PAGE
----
Thursday, January 15, 2009

Why Hamas Can't Win

Why Hamas Can't Win

By Antonio C. Abaya

Written on Jan. 14, 2009

For the Standard Today,

January 15 issue

At least not in the short or medium term. Meaning, in the next three to five years. But beyond that, all bets are off.

In its January 19 issue, TIME magazine devoted its cover story to "Why Israel Can't Win." The writer, Tim McKirk, who does not have a Jewish name, argues that "The offensive in Gaza may degrade Hamas' ability to menace southern Israel with rocket fire, but, as with Israel's 2006 war against Hizballah, the application of force won't extinguish the militants' ideological fervor….."

I do not think the Israelis are unaware of that point. What the Israelis are trying to do is to buy time for more moderate Palestinians to come to the fore and accept a two-state solution that would give the Palestinians their own homeland or state, and at the same time allow the state of Israel to peacefully co-exist with it.

The Palestine Liberation Organization, made up largely of Arafat's Fatah, has come around to that point of view. Many important Muslim countries – Egypt, Turkey, Jordan, Indonesia, Saudi Arabia, Morocco, all formerly hostile to Israel – have since accepted the existence of Israel as a fact of life.

But the Hamas, which defeated the Fatah in Gaza elections in 2006 and then drove Fatah out of the Gaza Strip, maintains the traditional hard line position that the State of Israel must be destroyed and the Jews driven to the sea.

Not by coincidence, a view loudly and publicly shared by President Mahmoud Ahmadinejad and the ayatollahs of Iran, and by eminent non-state entities such as Al-Qaeda and the Taliban, and various Islamic militant groups all over the Muslim world.

Given such a hostile and belligerent next-door neighbor, Israel cannot be blamed for maintaining a strong military position.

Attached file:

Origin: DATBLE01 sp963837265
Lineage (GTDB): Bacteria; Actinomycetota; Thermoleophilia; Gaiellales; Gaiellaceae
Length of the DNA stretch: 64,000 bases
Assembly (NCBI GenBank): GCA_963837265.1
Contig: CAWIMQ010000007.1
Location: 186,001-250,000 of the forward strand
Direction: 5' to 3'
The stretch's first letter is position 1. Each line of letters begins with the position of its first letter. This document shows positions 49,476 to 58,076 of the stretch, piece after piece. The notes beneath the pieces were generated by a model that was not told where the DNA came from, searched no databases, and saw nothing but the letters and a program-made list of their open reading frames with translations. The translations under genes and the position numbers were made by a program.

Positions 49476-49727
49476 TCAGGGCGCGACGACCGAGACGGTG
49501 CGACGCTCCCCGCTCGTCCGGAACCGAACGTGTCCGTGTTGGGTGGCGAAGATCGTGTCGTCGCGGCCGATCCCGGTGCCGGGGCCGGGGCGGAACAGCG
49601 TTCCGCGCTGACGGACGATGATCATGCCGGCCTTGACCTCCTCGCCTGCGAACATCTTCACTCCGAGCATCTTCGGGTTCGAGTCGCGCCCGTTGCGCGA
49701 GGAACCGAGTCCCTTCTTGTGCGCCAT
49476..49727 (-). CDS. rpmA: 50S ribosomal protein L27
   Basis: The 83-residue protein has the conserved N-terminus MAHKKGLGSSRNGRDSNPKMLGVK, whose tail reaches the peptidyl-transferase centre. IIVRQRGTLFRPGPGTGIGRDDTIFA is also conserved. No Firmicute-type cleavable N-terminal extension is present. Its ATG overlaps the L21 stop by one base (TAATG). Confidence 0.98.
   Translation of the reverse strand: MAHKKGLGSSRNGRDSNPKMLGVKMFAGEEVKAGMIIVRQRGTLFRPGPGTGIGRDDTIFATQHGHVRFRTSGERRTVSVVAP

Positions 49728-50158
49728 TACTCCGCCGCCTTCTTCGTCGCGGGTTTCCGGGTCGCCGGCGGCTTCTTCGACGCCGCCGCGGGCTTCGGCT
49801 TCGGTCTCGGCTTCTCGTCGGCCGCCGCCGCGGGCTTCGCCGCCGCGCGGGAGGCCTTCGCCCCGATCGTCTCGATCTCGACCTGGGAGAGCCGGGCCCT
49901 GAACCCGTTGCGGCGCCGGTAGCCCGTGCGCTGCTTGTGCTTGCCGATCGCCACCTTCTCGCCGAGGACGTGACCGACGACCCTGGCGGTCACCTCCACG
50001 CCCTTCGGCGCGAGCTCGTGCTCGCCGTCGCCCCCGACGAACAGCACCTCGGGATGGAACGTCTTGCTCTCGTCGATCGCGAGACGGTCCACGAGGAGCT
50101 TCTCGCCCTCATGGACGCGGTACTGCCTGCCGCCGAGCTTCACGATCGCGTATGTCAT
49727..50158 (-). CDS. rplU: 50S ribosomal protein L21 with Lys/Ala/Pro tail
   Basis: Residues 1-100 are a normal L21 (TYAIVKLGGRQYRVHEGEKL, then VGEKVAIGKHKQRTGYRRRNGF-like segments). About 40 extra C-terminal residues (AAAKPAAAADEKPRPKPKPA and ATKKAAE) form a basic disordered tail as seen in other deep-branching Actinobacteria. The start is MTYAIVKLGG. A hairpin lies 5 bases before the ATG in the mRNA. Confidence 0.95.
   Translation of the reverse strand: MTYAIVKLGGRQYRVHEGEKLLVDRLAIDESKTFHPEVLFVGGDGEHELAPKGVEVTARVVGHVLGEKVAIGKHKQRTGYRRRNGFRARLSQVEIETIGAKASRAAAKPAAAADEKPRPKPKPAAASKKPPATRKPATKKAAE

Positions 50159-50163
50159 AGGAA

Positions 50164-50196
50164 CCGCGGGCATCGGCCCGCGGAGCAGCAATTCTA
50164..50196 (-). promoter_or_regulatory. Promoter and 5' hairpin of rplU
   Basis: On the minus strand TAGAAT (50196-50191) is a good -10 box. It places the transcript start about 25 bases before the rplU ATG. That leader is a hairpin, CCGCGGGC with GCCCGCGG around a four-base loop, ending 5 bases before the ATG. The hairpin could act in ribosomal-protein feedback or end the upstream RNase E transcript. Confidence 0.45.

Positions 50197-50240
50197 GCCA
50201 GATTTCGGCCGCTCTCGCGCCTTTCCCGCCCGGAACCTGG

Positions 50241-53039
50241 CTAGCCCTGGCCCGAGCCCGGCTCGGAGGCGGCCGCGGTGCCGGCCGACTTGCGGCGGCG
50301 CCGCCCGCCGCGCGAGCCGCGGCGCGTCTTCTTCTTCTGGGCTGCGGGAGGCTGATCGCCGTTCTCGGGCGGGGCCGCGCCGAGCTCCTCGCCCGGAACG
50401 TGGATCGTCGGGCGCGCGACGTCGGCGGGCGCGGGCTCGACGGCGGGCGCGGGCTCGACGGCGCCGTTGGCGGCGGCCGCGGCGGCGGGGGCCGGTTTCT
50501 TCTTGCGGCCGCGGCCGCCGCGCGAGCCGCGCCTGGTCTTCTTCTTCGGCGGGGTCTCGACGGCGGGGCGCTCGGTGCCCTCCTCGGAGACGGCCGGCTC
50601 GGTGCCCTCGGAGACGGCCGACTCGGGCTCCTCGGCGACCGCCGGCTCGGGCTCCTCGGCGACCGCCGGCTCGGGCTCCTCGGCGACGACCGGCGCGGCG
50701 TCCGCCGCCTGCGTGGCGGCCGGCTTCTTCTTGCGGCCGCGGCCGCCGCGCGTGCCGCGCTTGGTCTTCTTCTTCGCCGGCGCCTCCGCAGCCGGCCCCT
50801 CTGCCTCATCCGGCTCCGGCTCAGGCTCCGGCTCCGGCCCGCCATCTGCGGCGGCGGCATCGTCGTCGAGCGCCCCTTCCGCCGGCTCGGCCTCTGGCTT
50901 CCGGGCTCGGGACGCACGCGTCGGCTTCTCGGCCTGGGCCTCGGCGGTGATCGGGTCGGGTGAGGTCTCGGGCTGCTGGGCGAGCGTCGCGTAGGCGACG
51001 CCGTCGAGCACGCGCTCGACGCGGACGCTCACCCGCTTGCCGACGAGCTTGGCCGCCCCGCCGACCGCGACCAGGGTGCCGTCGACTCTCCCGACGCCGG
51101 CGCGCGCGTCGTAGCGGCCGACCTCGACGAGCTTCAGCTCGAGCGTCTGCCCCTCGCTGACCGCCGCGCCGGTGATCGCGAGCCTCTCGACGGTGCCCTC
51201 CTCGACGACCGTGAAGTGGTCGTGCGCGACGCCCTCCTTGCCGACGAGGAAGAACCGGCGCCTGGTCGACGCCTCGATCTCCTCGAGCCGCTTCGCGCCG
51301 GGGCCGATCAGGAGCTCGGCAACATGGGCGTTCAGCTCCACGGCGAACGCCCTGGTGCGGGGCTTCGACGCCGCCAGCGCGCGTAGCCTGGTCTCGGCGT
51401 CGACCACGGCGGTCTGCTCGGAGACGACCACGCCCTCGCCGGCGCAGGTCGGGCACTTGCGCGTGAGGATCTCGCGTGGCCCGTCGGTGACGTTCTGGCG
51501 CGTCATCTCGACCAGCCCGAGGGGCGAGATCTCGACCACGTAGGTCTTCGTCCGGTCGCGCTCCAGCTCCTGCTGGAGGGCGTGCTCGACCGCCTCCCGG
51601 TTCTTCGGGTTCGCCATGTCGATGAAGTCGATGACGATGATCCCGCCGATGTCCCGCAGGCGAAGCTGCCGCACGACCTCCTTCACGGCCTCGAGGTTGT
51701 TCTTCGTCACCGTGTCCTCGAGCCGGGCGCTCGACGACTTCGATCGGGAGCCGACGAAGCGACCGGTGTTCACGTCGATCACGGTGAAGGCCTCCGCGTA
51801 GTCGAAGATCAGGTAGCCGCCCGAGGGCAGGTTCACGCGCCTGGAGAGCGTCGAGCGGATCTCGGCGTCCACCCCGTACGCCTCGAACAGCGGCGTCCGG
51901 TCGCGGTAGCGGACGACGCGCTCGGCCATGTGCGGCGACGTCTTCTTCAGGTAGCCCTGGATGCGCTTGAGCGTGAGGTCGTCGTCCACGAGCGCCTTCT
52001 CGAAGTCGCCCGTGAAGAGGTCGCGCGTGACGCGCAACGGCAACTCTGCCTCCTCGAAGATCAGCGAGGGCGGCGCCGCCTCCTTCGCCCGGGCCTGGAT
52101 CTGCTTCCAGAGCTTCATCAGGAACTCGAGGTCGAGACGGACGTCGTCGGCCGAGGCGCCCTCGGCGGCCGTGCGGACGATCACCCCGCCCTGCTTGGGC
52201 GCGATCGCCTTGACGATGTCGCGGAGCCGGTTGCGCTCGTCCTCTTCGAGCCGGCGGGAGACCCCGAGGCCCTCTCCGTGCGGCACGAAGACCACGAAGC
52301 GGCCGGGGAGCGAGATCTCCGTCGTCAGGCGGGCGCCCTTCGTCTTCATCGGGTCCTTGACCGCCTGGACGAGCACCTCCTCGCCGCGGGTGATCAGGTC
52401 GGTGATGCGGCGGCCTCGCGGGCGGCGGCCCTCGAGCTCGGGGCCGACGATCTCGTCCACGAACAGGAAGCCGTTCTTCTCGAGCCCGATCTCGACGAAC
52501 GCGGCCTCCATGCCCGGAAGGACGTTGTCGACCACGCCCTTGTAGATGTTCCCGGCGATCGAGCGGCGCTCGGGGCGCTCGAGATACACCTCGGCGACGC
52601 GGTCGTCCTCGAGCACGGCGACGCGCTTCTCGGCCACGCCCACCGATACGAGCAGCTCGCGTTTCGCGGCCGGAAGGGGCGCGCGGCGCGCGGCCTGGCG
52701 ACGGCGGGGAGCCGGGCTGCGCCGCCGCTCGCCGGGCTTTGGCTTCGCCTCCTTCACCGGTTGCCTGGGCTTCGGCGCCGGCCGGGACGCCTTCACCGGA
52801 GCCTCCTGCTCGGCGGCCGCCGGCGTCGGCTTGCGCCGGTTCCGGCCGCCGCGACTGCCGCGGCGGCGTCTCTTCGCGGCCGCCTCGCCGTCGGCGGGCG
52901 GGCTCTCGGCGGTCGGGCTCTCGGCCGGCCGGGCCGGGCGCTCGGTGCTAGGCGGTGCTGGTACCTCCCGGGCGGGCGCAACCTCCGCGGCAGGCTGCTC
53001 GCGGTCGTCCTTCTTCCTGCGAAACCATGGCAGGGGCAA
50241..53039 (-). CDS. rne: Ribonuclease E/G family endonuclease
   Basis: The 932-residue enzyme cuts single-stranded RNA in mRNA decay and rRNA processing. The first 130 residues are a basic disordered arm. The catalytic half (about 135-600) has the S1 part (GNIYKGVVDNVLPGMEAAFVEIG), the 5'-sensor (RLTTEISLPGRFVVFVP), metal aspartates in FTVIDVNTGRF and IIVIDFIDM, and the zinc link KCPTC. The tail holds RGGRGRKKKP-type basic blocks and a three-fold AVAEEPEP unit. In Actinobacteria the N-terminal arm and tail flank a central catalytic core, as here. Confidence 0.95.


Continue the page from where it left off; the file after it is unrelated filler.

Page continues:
By firing more than 500 rockets and missiles into towns and cities in southern Israel over the past three weeks, Hamas was deliberately provoking the Israelis to react with maximum force, which the Israelis did.

If the MILF or the Abu Sayyaf or some other Islamic secessionist group were to fire 500 Katyusha rockets into Zamboanga City from their hideouts in Basilan Island, wouldn't or shouldn't the Philippine armed forces react and retaliate with maximum force as well, assuming that it had such force in its arsenal?

In 1962, when the Soviets started positioning ballistic missiles on the island of Cuba, less than 100 miles from the state of Florida, the US government under President John F. Kennedy mobilized its nuclear might to confront the Soviets, with the implied threat that it was ready to go to (nuclear) war unless the Soviets removed their missiles.

I do not recall if the liberals at that time pilloried Kennedy for the "lack of proportionality" in his reaction, given that the Soviets had not even fired a single missile.

Of course, the present Gaza crisis did not start with the Hamas firing rockets into southern Israel in late December 2008. That was, claim the Hamas and its liberal allies, a reaction to the land and sea blockade that Israel imposed on Gaza years ago.

But that blockade in turn was the Israelis' response to the smuggling of arms into Gaza from Syria and Iran. Without the blockade, Hamas militants would have acquired more lethal and sophisticated weapons, the kind that the Hezbollah used against northern Israel in 2006.